DISCUSSION

Mount Ephraim and Benjamin

60. The Fourth Mile - (Kh. Hawanit ?)


Michael Avi-Yonah (The Madaba Mosaic Map, Jerusalem 1954, 60)
According to the rules of the Roman cursus publicus the horses were changed every fourth mile and a road station existed for that purpose on this point. The remains of such a station were found at Khirbet el Hawanit on the fourth mile of the Bethoron road.

Editors' note: Differences in the identification of this place arise from the different roads existing in the region west of Jerusalem. Avi-Yonah believe that the Bethoron way is indicated. A different solution is hereby proposed by Israel Roll. This road may be also of importance for the Emmaus gospel (Lc 24,13-34). See n. 69: Nicopolis - Amwas.


Different Roman Roads from Jerusalem to Nicopolis

Israel Roll (in The Madaba Map Centenary, 112)
Several sites depicted on the mosaic map of Madaba indicate that its makers used data drawn from road-maps and itineraria. Between Jerusalem and Jaffa, a series of places known to be located along the two connecting highways between them, are shown on that map. These are: Bethoron, Kaperouta, Modeim, Adita and Lydda/Diospolis, which bordered, in that sequence, the northern highway - known as the Bethoron road. Also are mentioned Nicopolis, Enataba and Betoannaba, that belonged to the parallel southern road, via Emmaus. The very mentioning of two mile-stations, the fourth (to tetarton), and the ninth (to ennaton), clearly indicate a road-map origin. Those two sites could be identified with two traditional road-stations of the southern highway which possessed plenty of water, that is, Colonia (today Motza) located at the distance of four miles from Jerusalem, and Kiriat Jearim (today Abu Ghosh) - at nine miles from it. (See also the complete article)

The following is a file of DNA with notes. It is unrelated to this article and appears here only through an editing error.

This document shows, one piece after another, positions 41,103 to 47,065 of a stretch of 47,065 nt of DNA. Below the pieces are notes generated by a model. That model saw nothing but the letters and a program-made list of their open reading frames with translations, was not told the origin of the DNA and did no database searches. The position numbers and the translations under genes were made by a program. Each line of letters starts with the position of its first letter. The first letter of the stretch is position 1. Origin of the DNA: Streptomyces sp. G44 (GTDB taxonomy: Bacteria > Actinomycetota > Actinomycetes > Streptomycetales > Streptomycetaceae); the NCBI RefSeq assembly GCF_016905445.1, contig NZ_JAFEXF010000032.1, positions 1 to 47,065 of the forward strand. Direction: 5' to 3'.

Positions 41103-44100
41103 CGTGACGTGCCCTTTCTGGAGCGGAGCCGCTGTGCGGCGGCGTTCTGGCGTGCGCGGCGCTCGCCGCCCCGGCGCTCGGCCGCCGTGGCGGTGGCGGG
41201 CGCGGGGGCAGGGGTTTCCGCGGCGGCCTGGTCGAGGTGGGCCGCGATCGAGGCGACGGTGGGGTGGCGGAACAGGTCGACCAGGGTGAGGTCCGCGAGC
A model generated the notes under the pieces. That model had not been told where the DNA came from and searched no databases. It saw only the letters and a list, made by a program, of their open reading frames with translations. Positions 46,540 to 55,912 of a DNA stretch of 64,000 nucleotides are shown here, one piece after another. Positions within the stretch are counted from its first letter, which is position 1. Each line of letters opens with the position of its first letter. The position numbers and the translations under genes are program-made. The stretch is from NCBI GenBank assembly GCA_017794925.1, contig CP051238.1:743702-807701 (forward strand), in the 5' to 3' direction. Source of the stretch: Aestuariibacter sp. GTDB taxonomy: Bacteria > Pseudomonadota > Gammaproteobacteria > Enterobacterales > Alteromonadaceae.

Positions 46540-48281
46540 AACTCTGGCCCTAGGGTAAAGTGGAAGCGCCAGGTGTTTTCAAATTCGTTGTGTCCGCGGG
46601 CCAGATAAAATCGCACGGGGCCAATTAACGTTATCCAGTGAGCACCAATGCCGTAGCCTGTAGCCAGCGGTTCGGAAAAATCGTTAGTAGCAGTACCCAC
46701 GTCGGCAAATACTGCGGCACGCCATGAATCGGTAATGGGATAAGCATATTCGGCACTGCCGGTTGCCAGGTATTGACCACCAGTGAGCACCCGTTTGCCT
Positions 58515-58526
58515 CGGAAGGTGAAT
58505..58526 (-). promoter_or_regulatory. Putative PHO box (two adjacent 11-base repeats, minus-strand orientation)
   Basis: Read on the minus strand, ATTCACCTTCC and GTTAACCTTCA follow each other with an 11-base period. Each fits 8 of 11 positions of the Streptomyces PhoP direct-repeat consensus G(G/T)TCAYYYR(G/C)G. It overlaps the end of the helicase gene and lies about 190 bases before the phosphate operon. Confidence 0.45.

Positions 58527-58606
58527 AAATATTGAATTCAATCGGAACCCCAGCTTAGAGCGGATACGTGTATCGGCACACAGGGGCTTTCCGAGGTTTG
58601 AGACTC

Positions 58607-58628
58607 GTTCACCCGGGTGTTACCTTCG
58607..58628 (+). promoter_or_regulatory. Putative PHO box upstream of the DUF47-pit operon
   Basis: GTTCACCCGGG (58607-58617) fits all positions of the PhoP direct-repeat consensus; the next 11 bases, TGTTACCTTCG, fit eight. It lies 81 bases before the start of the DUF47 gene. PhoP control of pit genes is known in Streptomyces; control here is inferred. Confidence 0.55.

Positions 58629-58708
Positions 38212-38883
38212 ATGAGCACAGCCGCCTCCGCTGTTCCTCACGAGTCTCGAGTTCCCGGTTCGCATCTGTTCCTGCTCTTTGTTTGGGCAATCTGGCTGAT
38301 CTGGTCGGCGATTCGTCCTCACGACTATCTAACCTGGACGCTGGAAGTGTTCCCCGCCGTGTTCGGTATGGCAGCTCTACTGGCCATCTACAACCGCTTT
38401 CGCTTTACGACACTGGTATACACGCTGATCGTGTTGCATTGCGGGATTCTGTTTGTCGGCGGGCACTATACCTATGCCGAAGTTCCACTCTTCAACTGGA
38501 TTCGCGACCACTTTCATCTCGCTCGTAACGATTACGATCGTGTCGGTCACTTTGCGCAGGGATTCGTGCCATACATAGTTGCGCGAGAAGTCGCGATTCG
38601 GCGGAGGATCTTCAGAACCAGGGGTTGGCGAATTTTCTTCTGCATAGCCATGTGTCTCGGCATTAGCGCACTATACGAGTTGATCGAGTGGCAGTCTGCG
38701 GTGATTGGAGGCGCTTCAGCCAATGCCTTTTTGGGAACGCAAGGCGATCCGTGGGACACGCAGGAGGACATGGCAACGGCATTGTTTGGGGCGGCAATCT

For more sources and bibliography see:
Tabula Imperii Romani. Iudaea - Palaestina (Jerusalem 1994) s.v. "To tetarton", 251.

Map Section 5 Place Sources

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Created Tuesday, December 19, 2000 at 23:39:47
by Eugenio Alliata ofm in collaboration with Stefano de Luca ofm
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copyright - Studium Biblicum Franciscanum - Jerusalem 2000